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on the fiscal cliff. this morning "washington journal" talk to a business representative about his take on the negotiations. host: let's begin with what is business forward, how did it come about? guest: is simple mission. our job is to make it easier for business leaders in the country who care about policy issues but did not have a washington office or a lobbyist, to speak about the issues of public policy. host: is this a brand-new organization? who is involved? >> we have been around 3 1/2 years, supported by some of the biggest companies of the world, with business leaders are in the country. we go out to small business owners, entrepreneurs, venture capitalist to get them involved in policy-making. what we do is we bring administration officials, members of congress, governors out to cities around the country to be briefings with business leaders. what we also do is bring the business leaders to washington. we tell them how to grow jobs and accelerate. host: what did the business leaders say to the president and how did it come about? guest: we have been doing this for a year, bri
will talk about the economic needs of middle class families and ways to avoid -- to avoid the fiscal cliff here on c-span. until then, more about the budget cuts and how they could affect the nation's defense budget and national security from this morning's "washington journal." host: we are continuing our series, looking at different parts of the fiscal cliff talks. today we want to focus on sequestration. joining us now is robert levenson, a senior defense analyst at bloomberg government. let's begin with what secret -- with what sequestration means. term. if you have looked it up on google 20 months ago, it would have something to do with coal and carbon, but this is about automatic cuts going into place known as sequestration. host: how did this come about? where is it headed? caller: as we recall from last year, there was a crisis over raising the debt ceiling. republicans demanded some cuts from congress. they agreed to $1 trillion in cuts, they handed over $1.50 trillion to the super committee. because they failed to come up with a deal that could be approved by congress and the pre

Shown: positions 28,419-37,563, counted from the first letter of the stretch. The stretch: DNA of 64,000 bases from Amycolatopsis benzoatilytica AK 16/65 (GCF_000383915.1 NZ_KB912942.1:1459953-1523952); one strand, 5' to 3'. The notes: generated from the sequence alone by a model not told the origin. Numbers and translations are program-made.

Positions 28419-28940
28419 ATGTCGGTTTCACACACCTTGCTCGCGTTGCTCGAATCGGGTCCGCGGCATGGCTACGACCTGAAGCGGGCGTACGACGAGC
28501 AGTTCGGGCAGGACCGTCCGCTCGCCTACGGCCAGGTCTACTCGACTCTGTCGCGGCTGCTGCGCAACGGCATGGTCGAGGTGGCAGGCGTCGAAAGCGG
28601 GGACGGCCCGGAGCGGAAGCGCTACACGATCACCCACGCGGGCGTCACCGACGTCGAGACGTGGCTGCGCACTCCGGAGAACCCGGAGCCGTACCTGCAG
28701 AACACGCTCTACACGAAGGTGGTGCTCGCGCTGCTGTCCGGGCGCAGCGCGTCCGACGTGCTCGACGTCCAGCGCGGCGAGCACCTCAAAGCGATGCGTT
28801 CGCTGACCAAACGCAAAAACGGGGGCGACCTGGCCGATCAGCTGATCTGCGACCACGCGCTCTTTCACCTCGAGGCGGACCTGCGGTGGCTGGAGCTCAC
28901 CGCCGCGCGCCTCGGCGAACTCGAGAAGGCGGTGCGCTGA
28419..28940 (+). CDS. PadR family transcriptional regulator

different direction from the fiscal cliff and talk more about long-term and medium-term economic realities we face. in your written testimony to this committee, you warned against kicking the can down the road in definitely because of the adverse effect that might have on the economy. the medium and long-term impact it might have. i thought your analysis was definitely something we need to pay attention to. as you observed in the failure to make progress in this area now could signal that we have bigger troubles ahead. thatoody's analytics model you used breaks down about 2028. the reason it does that because at that point, the interest on our national debt will start to cripple our economy. we will be left without much recourse. i'm not sure there is a tax increase on the planet that could suddenly fix that. i'm not sure we could print money fast enough. if we did, we would go the way of argentina. i tend to think of this medium and long term risk as the fiscal avalanche. the cliff is something we are approaching now and we can see where is this. we know will hit the cliff. the avalanche